Familiar thoughts

You know that image you have of one person? You know the feeling that you get when you hear a story and that image gets shattered? That happened to me this week.

The other day I was having a conversation with my mother. I cannot remember how or why we started talking about her side of the family but we did. As we spoke, my mother told me these stories about her mother (my grandmother), her grandmother, and her great-grandmother. Although some of the stories I had heard before, some were new. You could say that my image of these family members was changed. But what I found amusing was that the image I had of my grandmother changed.

In my mind, my grandmother had always been the same. Whenever I hear stories of other people’s grandmothers they all are sweet, “apoyadoras”, awesome cooks, and the most cuddly people out there.

Not my grandmother.

She’s the opposite of the stereotypical image of a grandmother. Con ella no se juega. Sure she has a sense of humor and is caring (in her way), but is far from the stereotypical grandma.

As my mother was telling me these stories it hit me that although my grandmother had always seemed like a tough cookie,, I remembered that she is human. Some stories I knew because my grandmother had told them to me, and others she told my mother. As I heard the stories of her youth, her adult life, motherhood, and of her life, I realized that my grandmother must have been like me at one point. She was young, she had dreams and aspirations, she had impulsive feelings, she must have felt awkward at one point, she had fights… she had had all these things and more.

I felt like I was more connected to her in those stories than in real life. Maybe now we can bond more. Who knows?

It made me wonder if these same thoughts ever came to her when she heard stories of her mother and her grandmother.

I wonder if she had these familiar thoughts.




I feel that language is such a complex yet utterly beautiful thing. I have told some people that if I could have one superpower it would be the ability to know all the languages and dialects. I would love to speak, read, and write in languages that I know and in those that I don’t. I find it interesting how different sounds mean certain things in one but may not mean anything in another. I spend time thinking about how languages came to form, and I try to learn as much as I can. I wonder how many people think of these things.

Throughout my years I have learned Spanish, English, French, Italian, Chinese (Mandarin), and American Sign Language. Sadly, the only ones I have fully learned are Spanish and English. I know enough Italian to survive a month in Italy and being lost in Italy. With French, I essentially forgot everything I learned. I was always too shy to talk in French and too shy to show any of my writing. The Mandarin I learned was very basic. And I’m currently trying to learn American Sign Language whenever I can.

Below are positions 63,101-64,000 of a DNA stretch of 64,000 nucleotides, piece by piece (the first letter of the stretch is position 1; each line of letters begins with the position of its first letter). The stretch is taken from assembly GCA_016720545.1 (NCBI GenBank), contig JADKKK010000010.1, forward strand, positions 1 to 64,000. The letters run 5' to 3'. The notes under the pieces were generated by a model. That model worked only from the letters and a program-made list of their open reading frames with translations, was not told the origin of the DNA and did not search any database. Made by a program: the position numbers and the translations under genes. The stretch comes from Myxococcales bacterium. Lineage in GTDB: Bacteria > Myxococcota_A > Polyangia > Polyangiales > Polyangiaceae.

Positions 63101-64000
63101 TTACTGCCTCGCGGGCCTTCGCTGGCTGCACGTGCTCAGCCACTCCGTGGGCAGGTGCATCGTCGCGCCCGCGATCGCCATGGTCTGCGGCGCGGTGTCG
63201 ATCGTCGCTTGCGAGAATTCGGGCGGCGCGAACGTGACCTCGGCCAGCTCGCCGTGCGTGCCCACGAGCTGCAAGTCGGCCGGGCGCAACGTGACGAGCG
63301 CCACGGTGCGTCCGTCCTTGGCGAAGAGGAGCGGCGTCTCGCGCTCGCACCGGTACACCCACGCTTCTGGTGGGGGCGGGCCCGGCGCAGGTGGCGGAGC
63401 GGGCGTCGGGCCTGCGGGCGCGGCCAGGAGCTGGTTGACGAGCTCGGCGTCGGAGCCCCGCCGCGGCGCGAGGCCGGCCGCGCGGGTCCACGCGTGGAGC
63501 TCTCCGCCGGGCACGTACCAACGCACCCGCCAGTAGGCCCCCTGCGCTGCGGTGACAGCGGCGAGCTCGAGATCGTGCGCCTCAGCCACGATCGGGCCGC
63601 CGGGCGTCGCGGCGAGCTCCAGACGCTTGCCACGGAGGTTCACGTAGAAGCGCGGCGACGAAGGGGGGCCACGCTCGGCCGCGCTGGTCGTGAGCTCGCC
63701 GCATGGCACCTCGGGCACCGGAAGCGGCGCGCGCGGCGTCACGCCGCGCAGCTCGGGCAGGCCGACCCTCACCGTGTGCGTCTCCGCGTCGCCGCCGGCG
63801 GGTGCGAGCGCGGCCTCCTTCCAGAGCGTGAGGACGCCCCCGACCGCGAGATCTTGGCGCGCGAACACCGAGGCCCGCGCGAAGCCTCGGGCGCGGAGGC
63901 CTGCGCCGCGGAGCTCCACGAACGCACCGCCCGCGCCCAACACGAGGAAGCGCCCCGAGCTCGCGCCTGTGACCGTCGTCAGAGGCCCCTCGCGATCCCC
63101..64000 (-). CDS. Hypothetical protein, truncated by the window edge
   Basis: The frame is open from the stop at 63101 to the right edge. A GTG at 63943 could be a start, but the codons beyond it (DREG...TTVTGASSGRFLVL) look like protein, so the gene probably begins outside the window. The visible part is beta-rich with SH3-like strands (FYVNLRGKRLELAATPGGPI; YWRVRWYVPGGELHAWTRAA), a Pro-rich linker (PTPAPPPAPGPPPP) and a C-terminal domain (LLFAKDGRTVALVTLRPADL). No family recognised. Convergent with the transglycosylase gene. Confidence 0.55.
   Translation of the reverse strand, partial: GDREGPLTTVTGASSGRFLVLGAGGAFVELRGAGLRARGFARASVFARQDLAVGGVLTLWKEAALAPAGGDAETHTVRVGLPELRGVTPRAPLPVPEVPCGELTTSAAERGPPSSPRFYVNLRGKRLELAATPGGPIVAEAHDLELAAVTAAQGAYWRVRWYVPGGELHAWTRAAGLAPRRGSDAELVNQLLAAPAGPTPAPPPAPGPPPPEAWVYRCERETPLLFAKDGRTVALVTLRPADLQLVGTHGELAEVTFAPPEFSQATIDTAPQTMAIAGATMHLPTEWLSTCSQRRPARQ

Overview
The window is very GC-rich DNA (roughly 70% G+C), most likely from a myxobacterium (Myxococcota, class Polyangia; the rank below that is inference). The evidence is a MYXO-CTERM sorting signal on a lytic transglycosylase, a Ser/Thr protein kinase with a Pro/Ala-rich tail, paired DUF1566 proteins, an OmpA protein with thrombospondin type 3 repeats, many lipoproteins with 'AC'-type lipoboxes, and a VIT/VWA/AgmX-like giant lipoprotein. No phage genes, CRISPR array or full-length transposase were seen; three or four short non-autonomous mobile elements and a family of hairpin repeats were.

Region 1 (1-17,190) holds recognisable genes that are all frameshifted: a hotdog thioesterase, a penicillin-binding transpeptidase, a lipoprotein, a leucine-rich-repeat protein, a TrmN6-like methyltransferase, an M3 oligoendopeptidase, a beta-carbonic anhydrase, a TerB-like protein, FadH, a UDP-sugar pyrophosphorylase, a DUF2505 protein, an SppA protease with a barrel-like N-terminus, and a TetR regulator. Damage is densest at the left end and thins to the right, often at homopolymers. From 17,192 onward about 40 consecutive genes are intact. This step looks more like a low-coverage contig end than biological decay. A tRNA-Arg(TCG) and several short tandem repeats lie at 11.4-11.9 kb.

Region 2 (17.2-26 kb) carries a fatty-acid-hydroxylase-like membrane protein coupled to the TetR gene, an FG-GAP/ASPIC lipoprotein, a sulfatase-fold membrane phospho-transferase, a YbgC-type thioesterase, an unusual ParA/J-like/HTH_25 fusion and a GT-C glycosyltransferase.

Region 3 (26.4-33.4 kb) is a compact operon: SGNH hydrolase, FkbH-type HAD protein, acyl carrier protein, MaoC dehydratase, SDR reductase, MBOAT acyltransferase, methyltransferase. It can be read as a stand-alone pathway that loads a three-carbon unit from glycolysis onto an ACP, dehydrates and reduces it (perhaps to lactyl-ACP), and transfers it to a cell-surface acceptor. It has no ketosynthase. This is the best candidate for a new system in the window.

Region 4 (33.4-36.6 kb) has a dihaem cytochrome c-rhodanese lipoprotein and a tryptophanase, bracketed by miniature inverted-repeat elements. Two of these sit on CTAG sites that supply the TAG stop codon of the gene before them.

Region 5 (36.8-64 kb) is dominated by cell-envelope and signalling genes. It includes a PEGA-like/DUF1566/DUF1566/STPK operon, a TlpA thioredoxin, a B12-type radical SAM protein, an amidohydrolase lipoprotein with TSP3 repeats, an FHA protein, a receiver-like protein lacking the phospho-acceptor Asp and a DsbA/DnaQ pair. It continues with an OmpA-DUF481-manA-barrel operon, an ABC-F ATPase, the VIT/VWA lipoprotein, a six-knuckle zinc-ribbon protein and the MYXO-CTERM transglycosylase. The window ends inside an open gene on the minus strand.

Some time ago I had a realization.

I can’t remember what I was doing when this realization came to me. One day it hit me that even though I am fluent and native in Spanish and English, I would much rather write in English. I wondered why and I began thinking. I realized that this depends on my setting and to whom I am talking.

Still, I wondered why English comes easiest to me for some things. Part of it is because growing up I went to bilingual schools. I was born and raised in a Spanish-speaking country and the bilingual schools I went to were focused on teaching English. I was brought up with the idea to practice English whenever I could, and for the longest time, I felt that my English was better than anyone else’s in my grade.

Pretty arrogant, right?

It embarrasses me to think that I used to be that way when I was in elementary. In addition to this, as the perfectionist that I can be at times, I would only want to listen or read things in English because I wanted to be the very best. I wanted to be different from everyone else. I didn’t even start paying attention to the Spanish language until later when I moved to a different school.

For the longest time, I thought that this was my reason for preferring English over Spanish. Perhaps it is, or perhaps it is not.

It wasn’t until I left my home country that I realized that English wasn’t “easier”, it was just that Spanish held more importance to me. I have yet to find the correct words to describe this rationale but Spanish, for me, holds a lot of importance.

For me, the Spanish language represents the things I hold dear. The Spanish language encompasses things such as my feelings, my memories, my experiences, my people, my stories, and my history.

This doesn’t mean that English isn’t important to me because it really is important. Perhaps this is something that has occurred to me as I have grown older, but I feel that I appreciate the Spanish language more now than I did when I was younger.

I want to learn more about these two languages and discover what they reveal about me. Maybe I will find the answers someday.